If anything, my one regret about becoming a crime writer is that the true unfettered joy I had in reading crime fiction is now undercut by the fact that I have to kind of judge it now. It’s really hard. Not even judge it. It’s really hard for me to turn off my brain and get lost in the story because I’m kind of watching it and going, “Oh, look what they did there, and look what they did there.” Although when I do manage, I realize how good a novel is, when I completely check out and I’m not trying to second-guess it. I don’t usually try to solve mysteries. By the way, if I can solve your mystery, that’s a sign that I’ve checked out, and that it’s probably not very good. I’m not some sort of mastermind. My own plots are not designed to be that clever.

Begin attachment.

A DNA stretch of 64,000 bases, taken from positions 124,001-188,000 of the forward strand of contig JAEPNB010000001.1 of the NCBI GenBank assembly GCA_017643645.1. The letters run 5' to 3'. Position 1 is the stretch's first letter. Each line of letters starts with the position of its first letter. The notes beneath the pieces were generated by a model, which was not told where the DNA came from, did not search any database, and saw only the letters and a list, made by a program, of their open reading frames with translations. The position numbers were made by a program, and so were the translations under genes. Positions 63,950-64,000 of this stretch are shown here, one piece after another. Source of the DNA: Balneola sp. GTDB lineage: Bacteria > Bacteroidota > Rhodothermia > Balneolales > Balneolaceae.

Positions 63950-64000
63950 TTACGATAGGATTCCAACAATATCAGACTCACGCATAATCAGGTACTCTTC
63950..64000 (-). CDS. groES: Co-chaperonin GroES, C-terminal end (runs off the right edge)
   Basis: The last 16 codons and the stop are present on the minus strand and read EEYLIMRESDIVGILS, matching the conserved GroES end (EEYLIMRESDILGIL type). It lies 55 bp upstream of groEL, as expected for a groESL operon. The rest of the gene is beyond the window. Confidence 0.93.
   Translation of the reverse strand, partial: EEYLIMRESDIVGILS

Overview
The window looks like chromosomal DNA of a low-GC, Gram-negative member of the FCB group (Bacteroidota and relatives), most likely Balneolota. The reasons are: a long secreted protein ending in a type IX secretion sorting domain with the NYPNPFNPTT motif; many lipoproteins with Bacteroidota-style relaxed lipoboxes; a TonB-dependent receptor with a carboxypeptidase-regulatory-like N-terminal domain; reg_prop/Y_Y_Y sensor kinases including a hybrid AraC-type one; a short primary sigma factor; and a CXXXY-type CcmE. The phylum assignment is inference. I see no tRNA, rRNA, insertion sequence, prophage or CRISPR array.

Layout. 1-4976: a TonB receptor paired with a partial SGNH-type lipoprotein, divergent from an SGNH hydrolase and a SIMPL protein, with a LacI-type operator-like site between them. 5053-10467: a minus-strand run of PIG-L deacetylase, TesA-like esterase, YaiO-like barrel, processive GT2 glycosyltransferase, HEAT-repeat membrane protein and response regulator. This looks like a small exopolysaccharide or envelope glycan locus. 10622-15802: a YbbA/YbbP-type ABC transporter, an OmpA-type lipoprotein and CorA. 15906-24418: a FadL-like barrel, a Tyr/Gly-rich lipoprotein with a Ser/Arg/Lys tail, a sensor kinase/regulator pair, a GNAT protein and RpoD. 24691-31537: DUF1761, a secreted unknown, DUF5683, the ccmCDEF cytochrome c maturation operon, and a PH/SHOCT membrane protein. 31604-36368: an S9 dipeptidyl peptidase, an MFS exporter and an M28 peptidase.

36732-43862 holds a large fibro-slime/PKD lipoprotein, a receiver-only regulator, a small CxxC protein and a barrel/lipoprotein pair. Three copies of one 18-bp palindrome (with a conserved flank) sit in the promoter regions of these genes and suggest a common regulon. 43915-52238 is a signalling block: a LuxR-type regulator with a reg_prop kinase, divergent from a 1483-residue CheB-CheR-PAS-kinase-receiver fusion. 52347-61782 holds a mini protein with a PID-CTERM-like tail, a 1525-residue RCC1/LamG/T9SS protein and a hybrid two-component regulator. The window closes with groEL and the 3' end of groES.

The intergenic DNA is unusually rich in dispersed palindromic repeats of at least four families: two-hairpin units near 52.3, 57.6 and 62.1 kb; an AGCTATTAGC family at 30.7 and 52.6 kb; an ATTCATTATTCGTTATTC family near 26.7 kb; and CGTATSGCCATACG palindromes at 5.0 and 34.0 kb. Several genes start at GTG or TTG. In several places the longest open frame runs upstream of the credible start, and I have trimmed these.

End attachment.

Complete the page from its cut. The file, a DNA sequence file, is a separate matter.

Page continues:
As a matter of fact, I talked again about “The Purloined Letter,” you park something right in front of people, and you tell them. You say, “This is what happened.” I wrote a book called, Every Secret Thing. It begins with two little girls on a hot summer day who take a small child, an African American child from the front porch of a home, and that child dies, and they’re convicted of the crime. I had people read the entire book thinking that it was going to somehow turn out different. Like, no. I told you. But I found, I mean, one thing I love about writing crime is that crime readers are really smart, and they do a lot of heavy lifting, and once you sort of get into how interactive it is, you think, “OK, I’m just going to plant this here, and people are going to go crazy.” It’s like putting catnip in front of your cat and watching it knock itself out. You know how cats get drunk on catnip and they bat it around all this time? You can do that with plot points in a crime novel, where the really cool readers, they’ll just lose themselves in this one detail, and then they’ll get to the end of a book and go, “Oh, that wasn’t meaningful at all. That’s how you fooled me.”